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One rule for the rich

One rule for the rich

The Government’s plan massively to increase the minimum income threshold required to sponsor family members to the UK came one step closer yesterday with the publication of a report by the Migration Advisory Committee (MAC). The full report can be accessed here. Analysis by Alan Travis of The Guardian can be found here and by Matt Cavanagh of the IPPR here.

The MAC is proposing the introduction of a minimum gross (i.e. before tax) income threshold of at least £18,600 and perhaps as much as £25,700. The MAC assumes that this threshold excludes possible future income from the spouse entering the UK – which means that the figures are proposed minimum incomes for the UK-based sponsor alone. Both figures, but particularly the higher one, are based on a huge range of assumptions.

The MAC also estimates that 45% of current applicants would not meet the lower income threshold and 64% of current applicants would not meet the higher threshold. For comparison, that fount of all knowledge, Wikipedia, tells me that in 2011 average and median individual earnings in Britain were around £26,000. Travis estimates that half the UK’s working population would be excluded from sponsoring family members by the higher of the two proposed thresholds.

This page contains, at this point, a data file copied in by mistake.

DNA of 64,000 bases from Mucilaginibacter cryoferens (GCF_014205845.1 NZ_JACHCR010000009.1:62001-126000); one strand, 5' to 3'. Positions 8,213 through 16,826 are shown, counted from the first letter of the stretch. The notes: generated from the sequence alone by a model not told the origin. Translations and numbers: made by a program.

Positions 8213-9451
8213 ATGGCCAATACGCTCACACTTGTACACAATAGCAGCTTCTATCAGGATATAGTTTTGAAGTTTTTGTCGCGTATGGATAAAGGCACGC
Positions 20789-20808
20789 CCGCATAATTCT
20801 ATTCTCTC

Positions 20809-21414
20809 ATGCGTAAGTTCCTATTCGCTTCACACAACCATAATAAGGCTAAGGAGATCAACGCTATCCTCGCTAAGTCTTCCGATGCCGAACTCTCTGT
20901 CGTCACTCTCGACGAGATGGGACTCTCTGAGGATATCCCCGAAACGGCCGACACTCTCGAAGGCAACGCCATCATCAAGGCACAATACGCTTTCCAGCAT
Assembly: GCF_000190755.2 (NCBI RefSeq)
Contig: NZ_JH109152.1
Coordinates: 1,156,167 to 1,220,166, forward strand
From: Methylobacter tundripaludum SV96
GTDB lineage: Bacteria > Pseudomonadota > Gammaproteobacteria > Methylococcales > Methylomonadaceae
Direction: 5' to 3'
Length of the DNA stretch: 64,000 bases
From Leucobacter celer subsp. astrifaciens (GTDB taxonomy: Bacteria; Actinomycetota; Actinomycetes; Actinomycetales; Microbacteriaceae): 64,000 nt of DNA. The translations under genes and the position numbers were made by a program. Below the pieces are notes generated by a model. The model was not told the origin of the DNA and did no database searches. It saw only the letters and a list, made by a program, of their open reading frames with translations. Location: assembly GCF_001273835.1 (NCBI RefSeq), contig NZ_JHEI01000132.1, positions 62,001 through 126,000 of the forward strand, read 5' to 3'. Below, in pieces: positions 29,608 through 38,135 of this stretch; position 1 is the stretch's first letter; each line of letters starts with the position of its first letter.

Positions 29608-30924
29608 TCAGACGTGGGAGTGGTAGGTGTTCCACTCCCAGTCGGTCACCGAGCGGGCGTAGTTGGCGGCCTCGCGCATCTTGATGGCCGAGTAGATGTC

As the MAC recognise in the report, there would be a significant bias against applicants from Scotland and the north of England, where average incomes are lower. There would therefore be a bias in favour of migration to the London area. The figures cited also assume that there are no children or dependents in the household, and the MAC proposes a multiplier formula to address this issue, meaning that much higher thresholds might be introduced for those with children.

The basis of calculation for the two proposed figures of £18,600 and £25,700 is very different, so it is not really a question of the Government picking a number somewhere between the two – it will likely be one or the other. The lower figure is based on the MAC’s opinion on income level required not to receive any benefits including tax credits. The higher figure is referred to as the ‘net fiscal impacts approach’, which uses a broader interpretation of the concept of burden on the state.

There will no doubt be more news to follow on this subject. There is no timescale for the introduction of the income threshold, but given Cameron’s support for the idea it may be introduced quite soon.

Free Movement
The Free Movement blog was founded in 2007 by Colin Yeo, a barrister at Garden Court Chambers specialising in immigration law. The blog provides updates and commentary on immigration and asylum law by a variety of authors.

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